- The Independent
Educator says she wants to keep on teaching when Joe Biden becomes president
Iran plans to install hundreds more advanced uranium-enriching centrifuges at an underground plant in breach of its deal with major powers, a U.N. nuclear watchdog report showed on Friday, a move that will raise pressure on U.S. President-elect Joe Biden. The confidential International Atomic Energy Agency report obtained by Reuters said Iran plans to install three more cascades, or clusters, of advanced IR-2m centrifuges in the underground plant at Natanz, which was apparently built to withstand aerial bombardment.
- Associated Press
The European Union’s aviation safety agency has extended a ban imposed on Pakistan's state-run airline this year barring it from flying to Europe after a plane crash that killed 97 people in the port city of Karachi, a spokesman said Friday. At the time — and while the probe into the May 22 Airbus A320 crash was still underway — authorities acknowledged that nearly a third of Pakistani pilots, 260 out of 860, had cheated on their pilot’s exams. Pakistan International Airlines subsequently grounded 150 of its pilots while a probe by the country’s Civil Aviation Authority into the other pilots is still ongoing.
- Yahoo News 360
Media reports suggest President Trump is eyeing another bid for the White House in four years. Will Trump 2024 become a reality?
- The Week
President-elect Joe Biden has settled on a team to lead the U.S. through its biggest ongoing crisis, two people familiar with the decision tell Politico.Jeff Zients, who headed the National Economic Council under former President Barack Obama and is co-chair of Biden's transition team, will reportedly be named the White House's COVID-19 coordinator. Vivek Murthy, the surgeon general under Obama, will reportedly return to his role with more responsibilities, and Biden's coronavirus advisory board co-chair Marcella Nunez-Smith will get a special role focused on health disparities.Zients "isn't a health care guru, and he's the first to say that," one source close to Biden told Politico. But his managerial experience is seen as an asset as the U.S. prepares to roll out a vaccine and combat the coronavirus-induced economic crisis — "he's essentially playing that role with the transition now," the source said. Zients will reportedly be paired with health experts including Murthy, who has already been a part of Biden's coronavirus plans. Nunez-Smith, a Yale University associate professor of medicine, will meanwhile help address how COVID-19 and other health care issues disproportionately affect people of color.The left wing of the Democratic party isn't expected to be thrilled with Zients' selection, The New York Times reports. Progressive groups such as Revolving Door Project and Justice Democrats have already pointed out his corporate record, and the fact that an anesthesia company managed under the investment firm Zients ran had poor reviews. Under Obama, "his role was essentially to be a management consultant for the executive branch: cutting costs, finding efficiencies and looking at things like a businessman," Revolving Door said in a document about Zients' background.More stories from theweek.com What Trump is doing isn't politics. It's something much worse. 5 absurdly funny cartoons about Trump's desperate fraud claims The Donald goes down to Georgia
The "ambitious" target for 2030 would see the UK move faster than any major economy, the PM says.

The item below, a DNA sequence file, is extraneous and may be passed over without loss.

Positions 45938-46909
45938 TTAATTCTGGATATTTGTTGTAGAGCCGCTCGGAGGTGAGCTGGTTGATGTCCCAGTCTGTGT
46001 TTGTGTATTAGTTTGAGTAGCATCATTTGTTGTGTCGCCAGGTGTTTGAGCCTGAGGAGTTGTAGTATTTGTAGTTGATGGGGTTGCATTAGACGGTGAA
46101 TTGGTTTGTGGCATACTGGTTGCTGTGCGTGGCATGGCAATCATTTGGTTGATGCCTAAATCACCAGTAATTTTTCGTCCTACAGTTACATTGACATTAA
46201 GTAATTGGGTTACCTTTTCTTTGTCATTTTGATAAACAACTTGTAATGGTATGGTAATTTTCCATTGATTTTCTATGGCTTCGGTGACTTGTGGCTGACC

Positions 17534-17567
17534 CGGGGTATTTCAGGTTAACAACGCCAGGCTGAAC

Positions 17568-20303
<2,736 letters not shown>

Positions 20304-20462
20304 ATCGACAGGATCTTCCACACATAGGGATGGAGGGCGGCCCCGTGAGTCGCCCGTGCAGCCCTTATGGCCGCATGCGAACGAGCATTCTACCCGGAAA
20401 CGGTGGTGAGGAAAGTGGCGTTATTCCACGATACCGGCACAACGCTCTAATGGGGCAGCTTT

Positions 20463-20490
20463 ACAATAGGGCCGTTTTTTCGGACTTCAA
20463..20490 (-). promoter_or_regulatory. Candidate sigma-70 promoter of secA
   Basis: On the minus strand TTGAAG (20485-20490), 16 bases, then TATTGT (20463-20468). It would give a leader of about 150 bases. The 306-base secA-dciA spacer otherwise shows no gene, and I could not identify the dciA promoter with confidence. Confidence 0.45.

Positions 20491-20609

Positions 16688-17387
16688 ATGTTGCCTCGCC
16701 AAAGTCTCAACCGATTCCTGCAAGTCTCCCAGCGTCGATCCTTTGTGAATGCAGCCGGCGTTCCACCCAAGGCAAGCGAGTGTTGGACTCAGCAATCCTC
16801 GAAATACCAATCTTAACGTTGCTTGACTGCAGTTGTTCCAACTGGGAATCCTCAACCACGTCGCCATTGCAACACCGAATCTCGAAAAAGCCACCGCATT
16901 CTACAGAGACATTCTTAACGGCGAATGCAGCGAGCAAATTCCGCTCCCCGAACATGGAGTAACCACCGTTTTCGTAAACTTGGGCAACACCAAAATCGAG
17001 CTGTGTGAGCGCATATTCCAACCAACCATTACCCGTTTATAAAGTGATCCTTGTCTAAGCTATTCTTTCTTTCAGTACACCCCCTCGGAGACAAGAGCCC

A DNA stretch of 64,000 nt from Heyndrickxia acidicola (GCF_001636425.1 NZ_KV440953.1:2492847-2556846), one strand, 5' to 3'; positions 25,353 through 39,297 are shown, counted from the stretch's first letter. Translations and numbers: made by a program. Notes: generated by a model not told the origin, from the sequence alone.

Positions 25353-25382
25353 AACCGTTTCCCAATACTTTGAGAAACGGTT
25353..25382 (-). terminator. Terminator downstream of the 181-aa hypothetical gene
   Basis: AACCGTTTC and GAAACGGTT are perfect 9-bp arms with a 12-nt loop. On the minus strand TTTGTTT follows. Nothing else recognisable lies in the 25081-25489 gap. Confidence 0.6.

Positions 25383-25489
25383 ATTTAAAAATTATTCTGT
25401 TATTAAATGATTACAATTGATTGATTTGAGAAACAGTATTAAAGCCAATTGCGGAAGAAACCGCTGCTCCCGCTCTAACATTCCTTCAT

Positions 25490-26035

Russia protested on Friday after Latvia charged several journalists from the Rossiya Segodnya news agency with violating European Union sanctions. The journalists were charged because of their association with Dmitry Kiselyov, who heads Rossiya Segodnya, said Sputnik Latvia, a subsidiary of Rossiya Segodnya. The Kremlin media mogul was sanctioned by the EU for his role in Russia's seizure of the Crimea peninsula from Ukraine in 2014.
- Associated Press
The United Nations' human rights chief lamented a deteriorating situation in Belarus and said Friday that reported beatings of protesters by security forces may in some cases amount to torture. Michelle Bachelet, the high commissioner for human rights, told the U.N. Human Rights Council there has been no improvement since a September debate about Belarus and “recent weeks have seen continued deterioration, particularly with respect to the right of peaceful assembly.”
- The Week
President-elect Joe Biden said when it comes to the Department of Justice, he is "not going to be telling them what they have to do and don't have to do."Biden and Vice President-elect Kamala Harris were interviewed by CNN's Jake Tapper on Thursday, and the discussion turned to reports that President Trump is contemplating preemptively pardoning his adult children, son-in-law Jared Kushner, and personal lawyer Rudy Giuliani. Biden said this "concerns me in terms of what kind of precedent it sets and how the rest of the world looks [at] us as a nation of laws and justice."Biden promised that he is "not going to be saying, 'Go prosecute A, B, or C,' I'm not going to be telling them. That's not the role, it's not my Justice Department, it's the people's Justice Department. So the persons or person I pick to run that department are going to be people who are going to have the independent capacity to decide who gets prosecuted, who doesn't."Harris, who once served as California's attorney general, added that the administration will assume that "any decision coming out of the Justice Department ... should be based on the law, it should not be influence by politics, period."More stories from theweek.com What Trump is doing isn't politics. It's something much worse. 5 absurdly funny cartoons about Trump's desperate fraud claims The Donald goes down to Georgia
A Chinese official's tweet of an image of an Australian soldier that sparked a furious reaction from Canberra was amplified across social media by unusual accounts, of which half were likely fake, an Israeli cybersecurity firm and Australian experts said. The digitally altered image of an Australian soldier holding a bloodied knife to the throat of an Afghan child was tweeted by China's foreign ministry spokesman Zhao Lijian on Monday. Twitter declined Australia's request to remove the tweet.
- Associated Press